Do not be shocked to see Crystal Palace challenging for sixth position in the Premier League this season. After a more than underwhelming first half under different managers last term, Alan Pardew stepped in and guided them to tenth place at the end of the 2014/15 season.
There are a number of factors that suggest Palace can break into the stronghold of the big six, and when these factors are all put in the melting pot; the result will be immensely favourable to Palace and their optimistic fans.
The manager is still enjoying a honeymoon period with the club. When Pardew joined Palace after a turbulent relationship with his previous employers, Newcastle United, his positive demeanour and feisty rhetoric returned.
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Already popular with Palace due to his time there as a player, their successful second half to last season truly consolidated his position. He guided Palace from 18th to tenth in the second half of last season.
Crystal Palace have not had a manager who has been in the post a full season since 2011/12, but this season they will do; Palace have the stability to continue the good progress made under Pardew and start this current campaign strongly.
Strength in depth
Their win on the opening day of the season against Norwich, with Pardew claiming he chose the wrong starting XI during the 90 minutes, shows signs they can adapt and have strength and depth in their squad.
Crystal Palace have strengthened their squad well this summer, by signing different types of players which will give their attack more dynamism and variety. Previously, Palace relied a lot on counter attacks rather than possession based build up play.
The impressive capture of the French international Yohan Cabaye will provide that composure and technical ability in the midfield to control tempo and create opportunities for forwards through the centre of the pitch.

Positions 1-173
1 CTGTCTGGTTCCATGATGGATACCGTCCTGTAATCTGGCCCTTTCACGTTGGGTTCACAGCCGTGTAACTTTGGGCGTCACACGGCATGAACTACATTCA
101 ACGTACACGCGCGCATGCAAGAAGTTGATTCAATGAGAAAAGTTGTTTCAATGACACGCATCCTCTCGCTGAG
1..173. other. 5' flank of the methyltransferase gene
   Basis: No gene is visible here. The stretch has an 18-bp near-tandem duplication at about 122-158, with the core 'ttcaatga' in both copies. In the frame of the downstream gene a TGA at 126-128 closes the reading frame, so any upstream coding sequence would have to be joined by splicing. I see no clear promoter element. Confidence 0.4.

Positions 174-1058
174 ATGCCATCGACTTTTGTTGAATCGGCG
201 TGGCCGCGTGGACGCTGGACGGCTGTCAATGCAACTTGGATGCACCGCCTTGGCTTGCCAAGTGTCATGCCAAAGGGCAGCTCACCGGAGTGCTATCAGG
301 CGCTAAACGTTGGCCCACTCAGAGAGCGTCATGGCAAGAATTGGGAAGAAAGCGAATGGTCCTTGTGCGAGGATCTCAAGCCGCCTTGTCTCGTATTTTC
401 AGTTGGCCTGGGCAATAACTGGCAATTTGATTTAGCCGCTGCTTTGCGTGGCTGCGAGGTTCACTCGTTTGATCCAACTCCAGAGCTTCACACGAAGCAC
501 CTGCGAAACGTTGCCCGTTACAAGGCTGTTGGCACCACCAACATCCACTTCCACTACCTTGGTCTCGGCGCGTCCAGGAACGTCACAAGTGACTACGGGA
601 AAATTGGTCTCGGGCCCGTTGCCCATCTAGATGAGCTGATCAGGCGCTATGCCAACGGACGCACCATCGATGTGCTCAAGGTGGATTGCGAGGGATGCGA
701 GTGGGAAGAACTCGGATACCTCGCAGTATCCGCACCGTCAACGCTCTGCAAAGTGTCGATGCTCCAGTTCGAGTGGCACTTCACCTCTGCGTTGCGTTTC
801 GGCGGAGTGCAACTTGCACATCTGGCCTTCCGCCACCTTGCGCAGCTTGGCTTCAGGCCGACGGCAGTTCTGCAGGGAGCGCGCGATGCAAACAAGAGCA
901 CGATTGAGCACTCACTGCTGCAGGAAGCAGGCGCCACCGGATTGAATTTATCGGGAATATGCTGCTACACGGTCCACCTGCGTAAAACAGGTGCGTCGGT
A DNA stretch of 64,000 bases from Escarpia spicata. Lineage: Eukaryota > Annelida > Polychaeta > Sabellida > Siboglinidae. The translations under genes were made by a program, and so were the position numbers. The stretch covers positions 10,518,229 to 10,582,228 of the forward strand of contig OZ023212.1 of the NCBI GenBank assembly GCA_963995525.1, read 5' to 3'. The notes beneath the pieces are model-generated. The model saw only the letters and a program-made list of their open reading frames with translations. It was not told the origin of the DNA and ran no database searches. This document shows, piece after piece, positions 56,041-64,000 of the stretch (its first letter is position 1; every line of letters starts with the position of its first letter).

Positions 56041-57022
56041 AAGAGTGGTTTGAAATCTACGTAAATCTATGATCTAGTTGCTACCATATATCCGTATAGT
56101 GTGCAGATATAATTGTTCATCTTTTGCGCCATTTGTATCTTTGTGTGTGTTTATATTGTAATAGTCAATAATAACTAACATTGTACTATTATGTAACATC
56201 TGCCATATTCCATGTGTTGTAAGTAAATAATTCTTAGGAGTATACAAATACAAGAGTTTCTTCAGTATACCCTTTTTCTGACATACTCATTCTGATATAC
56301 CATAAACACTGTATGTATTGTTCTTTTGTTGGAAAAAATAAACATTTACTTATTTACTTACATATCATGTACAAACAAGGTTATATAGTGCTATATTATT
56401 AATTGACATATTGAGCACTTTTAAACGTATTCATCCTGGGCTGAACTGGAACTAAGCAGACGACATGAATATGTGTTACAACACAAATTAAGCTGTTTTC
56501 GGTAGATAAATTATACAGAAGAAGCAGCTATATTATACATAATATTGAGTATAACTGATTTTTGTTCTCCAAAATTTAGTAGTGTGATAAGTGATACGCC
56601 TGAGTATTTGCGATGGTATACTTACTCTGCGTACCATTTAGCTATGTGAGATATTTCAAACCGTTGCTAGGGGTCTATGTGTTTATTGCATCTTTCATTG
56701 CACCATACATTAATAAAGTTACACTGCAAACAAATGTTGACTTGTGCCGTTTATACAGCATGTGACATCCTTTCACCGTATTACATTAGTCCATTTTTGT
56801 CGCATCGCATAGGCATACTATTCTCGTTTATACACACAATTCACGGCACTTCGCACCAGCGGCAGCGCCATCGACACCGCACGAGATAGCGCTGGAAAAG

Wing-play here to stay
The club have no need to abandon their pacy wing-play attacks, however, and the signing of Bakary Sako from Wolves means they have extremely capable competition for Yannick Bolasie and Wilfried Zaha, not least because he carries a far more potent goal threat. Sako also attempted 104 dribbles in the Championship last year, more than anyone else, and his guile and speed ought to give opposition defenders a real problem.
The arrival of Patrick Bamford from Chelsea on loan will give Palace a genuine out-and-out striker. The prolific youngster will be desperately hungry to succeed in the Premier League and show his parent club what he is capable of after being on loan in the Championship the last few years.
Getting the best out of Yannick Bolasie will be pivotal to Palace achieving a good league standing again. Bolasie is an enigmatic player, with the potential to create chances out of nowhere. He has two useful feet for crossing and has an unusual style of running at defenders with the ball. On his day he is truly top drawer.
Last season he improved significantly, and was central to the club’s attacking play, but he does need to add to his goal tally as Pardew has admitted. His hat trick vs Sunderland in April shows he has the ability, and fans should be optimistic he can score more regularly this time round.
Element of surprise
Crystal Palace still have the element of surprise to shock teams whilst slipping under the radar. Away at Norwich, Palace were 2/1 to win away from home with some bookmakers, a real steal considering their away form last season was highly impressive.
Teams often find the element of surprise useful in putting a good sequence of results together, look at Southampton last year when many believed they would be relegation fodder after losing key players. Once there is an aspect of expectation, that is when teams can falter under the pressure.
The Premier League should be as competitive as always this season, but in terms of challenging for the European spots, the competition should be wide open, especially for sixth place. Tottenham repeatedly show signs of mental weakness in matches, and could have had a far greater result vs Manchester United on the opening day had they punished mistakes.
In their second match, they were pegged back to a draw after being two goals up against Stoke. Whilst they are a bigger side than Palace and have the resources to sustain a top six finish over the course of a season, they are by no means a shoo-in for that position. Swansea and Stoke can also provide a challenge for sixth place, but are better known quantities than Palace and bigger sides are less likely to underestimate them.
When certain key factors are right at the right time, clubs can achieve significant results. Crystal Palace finally have managerial stability, and to have that in the Premier League these days is precious and valuable.
This combined with high quality and eager-to-impress signings, added to an already exciting and attacking team suggests a very high placed finish is within their grasp. It is hard to sustain good form over an entire season, but a larger squad with competition for places should go a long way to help. Southampton, Swansea and Stoke are examples of smaller clubs competing to get into Europe in recent seasons on the wave of optimism. This time it may well be Crystal Palace’s turn.